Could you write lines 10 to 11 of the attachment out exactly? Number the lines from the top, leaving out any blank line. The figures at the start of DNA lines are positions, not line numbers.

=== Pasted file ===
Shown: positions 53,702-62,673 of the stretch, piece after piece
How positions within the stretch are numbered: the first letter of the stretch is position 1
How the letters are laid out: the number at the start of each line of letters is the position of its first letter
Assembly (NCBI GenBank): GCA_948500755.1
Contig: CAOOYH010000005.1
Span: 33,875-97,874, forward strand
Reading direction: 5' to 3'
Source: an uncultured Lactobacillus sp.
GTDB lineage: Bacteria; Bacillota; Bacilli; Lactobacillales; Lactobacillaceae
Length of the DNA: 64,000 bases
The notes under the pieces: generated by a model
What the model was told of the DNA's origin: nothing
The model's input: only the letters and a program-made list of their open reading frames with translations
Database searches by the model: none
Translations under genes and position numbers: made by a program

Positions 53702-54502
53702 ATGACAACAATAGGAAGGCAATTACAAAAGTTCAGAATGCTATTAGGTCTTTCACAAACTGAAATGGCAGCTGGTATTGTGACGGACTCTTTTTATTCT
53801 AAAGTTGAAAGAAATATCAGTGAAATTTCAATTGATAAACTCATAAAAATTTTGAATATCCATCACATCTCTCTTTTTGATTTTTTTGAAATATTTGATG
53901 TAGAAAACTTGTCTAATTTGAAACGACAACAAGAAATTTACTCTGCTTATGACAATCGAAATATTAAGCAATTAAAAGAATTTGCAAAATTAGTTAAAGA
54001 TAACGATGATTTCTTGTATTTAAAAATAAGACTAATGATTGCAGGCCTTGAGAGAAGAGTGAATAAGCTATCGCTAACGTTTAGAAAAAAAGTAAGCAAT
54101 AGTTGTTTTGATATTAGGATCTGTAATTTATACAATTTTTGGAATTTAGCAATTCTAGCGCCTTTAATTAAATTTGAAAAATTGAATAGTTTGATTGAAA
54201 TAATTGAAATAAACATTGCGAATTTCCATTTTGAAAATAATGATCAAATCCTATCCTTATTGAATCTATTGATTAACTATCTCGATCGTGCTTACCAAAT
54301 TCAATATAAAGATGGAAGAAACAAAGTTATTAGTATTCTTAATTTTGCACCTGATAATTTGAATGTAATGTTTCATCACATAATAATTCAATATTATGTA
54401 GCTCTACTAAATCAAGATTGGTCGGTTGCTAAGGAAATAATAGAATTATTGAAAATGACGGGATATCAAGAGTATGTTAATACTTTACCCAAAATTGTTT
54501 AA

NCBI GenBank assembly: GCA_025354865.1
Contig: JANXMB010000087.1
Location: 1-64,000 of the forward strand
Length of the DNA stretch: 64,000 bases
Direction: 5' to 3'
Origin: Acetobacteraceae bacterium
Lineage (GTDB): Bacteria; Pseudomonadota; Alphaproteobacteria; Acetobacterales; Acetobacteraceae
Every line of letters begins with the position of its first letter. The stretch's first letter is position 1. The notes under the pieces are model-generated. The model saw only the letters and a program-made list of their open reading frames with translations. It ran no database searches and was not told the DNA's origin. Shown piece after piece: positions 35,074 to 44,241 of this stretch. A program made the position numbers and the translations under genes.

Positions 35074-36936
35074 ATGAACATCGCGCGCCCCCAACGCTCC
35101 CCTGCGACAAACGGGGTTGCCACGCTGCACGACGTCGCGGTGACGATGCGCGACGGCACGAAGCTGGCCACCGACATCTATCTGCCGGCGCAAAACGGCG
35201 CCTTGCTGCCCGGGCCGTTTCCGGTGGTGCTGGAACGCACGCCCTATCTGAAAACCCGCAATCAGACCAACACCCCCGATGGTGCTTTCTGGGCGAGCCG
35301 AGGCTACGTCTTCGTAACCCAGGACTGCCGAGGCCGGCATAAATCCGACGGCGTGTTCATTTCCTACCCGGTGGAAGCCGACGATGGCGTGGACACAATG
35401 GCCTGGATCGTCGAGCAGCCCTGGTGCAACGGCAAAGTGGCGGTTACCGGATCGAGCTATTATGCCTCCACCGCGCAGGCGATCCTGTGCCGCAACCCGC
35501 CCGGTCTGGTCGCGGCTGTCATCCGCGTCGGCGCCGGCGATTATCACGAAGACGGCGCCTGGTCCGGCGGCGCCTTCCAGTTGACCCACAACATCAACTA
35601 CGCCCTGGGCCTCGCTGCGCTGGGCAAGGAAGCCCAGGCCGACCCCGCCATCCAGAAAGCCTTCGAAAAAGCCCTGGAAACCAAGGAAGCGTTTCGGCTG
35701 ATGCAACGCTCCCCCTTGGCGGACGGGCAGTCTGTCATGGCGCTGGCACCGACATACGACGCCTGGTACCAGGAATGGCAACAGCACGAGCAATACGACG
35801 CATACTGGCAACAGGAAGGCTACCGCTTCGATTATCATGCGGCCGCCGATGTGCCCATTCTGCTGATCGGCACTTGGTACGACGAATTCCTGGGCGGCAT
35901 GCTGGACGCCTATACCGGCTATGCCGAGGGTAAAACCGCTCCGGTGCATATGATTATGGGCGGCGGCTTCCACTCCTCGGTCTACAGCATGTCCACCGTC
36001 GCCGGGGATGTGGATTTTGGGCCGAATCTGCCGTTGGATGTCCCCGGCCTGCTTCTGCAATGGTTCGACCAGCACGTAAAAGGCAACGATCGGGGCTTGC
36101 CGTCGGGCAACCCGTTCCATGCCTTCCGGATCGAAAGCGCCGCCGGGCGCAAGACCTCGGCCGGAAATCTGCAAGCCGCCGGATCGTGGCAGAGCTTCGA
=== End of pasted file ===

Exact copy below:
Length of the DNA: 64,000 bases
The notes under the pieces: generated by a model